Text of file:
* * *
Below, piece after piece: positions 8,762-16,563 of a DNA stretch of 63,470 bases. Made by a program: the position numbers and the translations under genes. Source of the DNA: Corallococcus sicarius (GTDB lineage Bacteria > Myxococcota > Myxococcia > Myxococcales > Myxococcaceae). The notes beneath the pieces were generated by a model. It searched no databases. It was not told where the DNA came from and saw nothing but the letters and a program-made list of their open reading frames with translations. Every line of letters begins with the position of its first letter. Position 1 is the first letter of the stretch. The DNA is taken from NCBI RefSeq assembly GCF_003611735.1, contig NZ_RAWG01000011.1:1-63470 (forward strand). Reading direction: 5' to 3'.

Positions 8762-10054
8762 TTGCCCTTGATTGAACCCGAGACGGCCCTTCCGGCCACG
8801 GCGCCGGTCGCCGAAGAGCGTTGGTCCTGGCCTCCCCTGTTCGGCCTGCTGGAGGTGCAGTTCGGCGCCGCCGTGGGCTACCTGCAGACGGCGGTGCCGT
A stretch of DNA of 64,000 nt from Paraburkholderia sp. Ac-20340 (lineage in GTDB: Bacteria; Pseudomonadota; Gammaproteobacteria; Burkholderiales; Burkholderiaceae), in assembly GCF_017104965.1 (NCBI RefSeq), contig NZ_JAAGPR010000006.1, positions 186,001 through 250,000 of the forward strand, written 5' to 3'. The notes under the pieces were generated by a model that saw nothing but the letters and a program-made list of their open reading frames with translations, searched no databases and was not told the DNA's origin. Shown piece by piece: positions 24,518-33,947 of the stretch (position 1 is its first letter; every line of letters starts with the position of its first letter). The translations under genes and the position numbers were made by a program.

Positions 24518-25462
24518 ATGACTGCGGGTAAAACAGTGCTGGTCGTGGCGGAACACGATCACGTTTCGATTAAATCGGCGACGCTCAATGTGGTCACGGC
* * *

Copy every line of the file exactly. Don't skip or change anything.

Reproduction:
Below, piece after piece: positions 8,762-16,563 of a DNA stretch of 63,470 bases. Made by a program: the position numbers and the translations under genes. Source of the DNA: Corallococcus sicarius (GTDB lineage Bacteria > Myxococcota > Myxococcia > Myxococcales > Myxococcaceae). The notes beneath the pieces were generated by a model. It searched no databases. It was not told where the DNA came from and saw nothing but the letters and a program-made list of their open reading frames with translations. Every line of letters begins with the position of its first letter. Position 1 is the first letter of the stretch. The DNA is taken from NCBI RefSeq assembly GCF_003611735.1, contig NZ_RAWG01000011.1:1-63470 (forward strand). Reading direction: 5' to 3'.

Positions 8762-10054
8762 TTGCCCTTGATTGAACCCGAGACGGCCCTTCCGGCCACG
8801 GCGCCGGTCGCCGAAGAGCGTTGGTCCTGGCCTCCCCTGTTCGGCCTGCTGGAGGTGCAGTTCGGCGCCGCCGTGGGCTACCTGCAGACGGCGGTGCCGT
A stretch of DNA of 64,000 nt from Paraburkholderia sp. Ac-20340 (lineage in GTDB: Bacteria; Pseudomonadota; Gammaproteobacteria; Burkholderiales; Burkholderiaceae), in assembly GCF_017104965.1 (NCBI RefSeq), contig NZ_JAAGPR010000006.1, positions 186,001 through 250,000 of the forward strand, written 5' to 3'. The notes under the pieces were generated by a model that saw nothing but the letters and a program-made list of their open reading frames with translations, searched no databases and was not told the DNA's origin. Shown piece by piece: positions 24,518-33,947 of the stretch (position 1 is its first letter; every line of letters starts with the position of its first letter). The translations under genes and the position numbers were made by a program.

Positions 24518-25462
24518 ATGACTGCGGGTAAAACAGTGCTGGTCGTGGCGGAACACGATCACGTTTCGATTAAATCGGCGACGCTCAATGTGGTCACGGC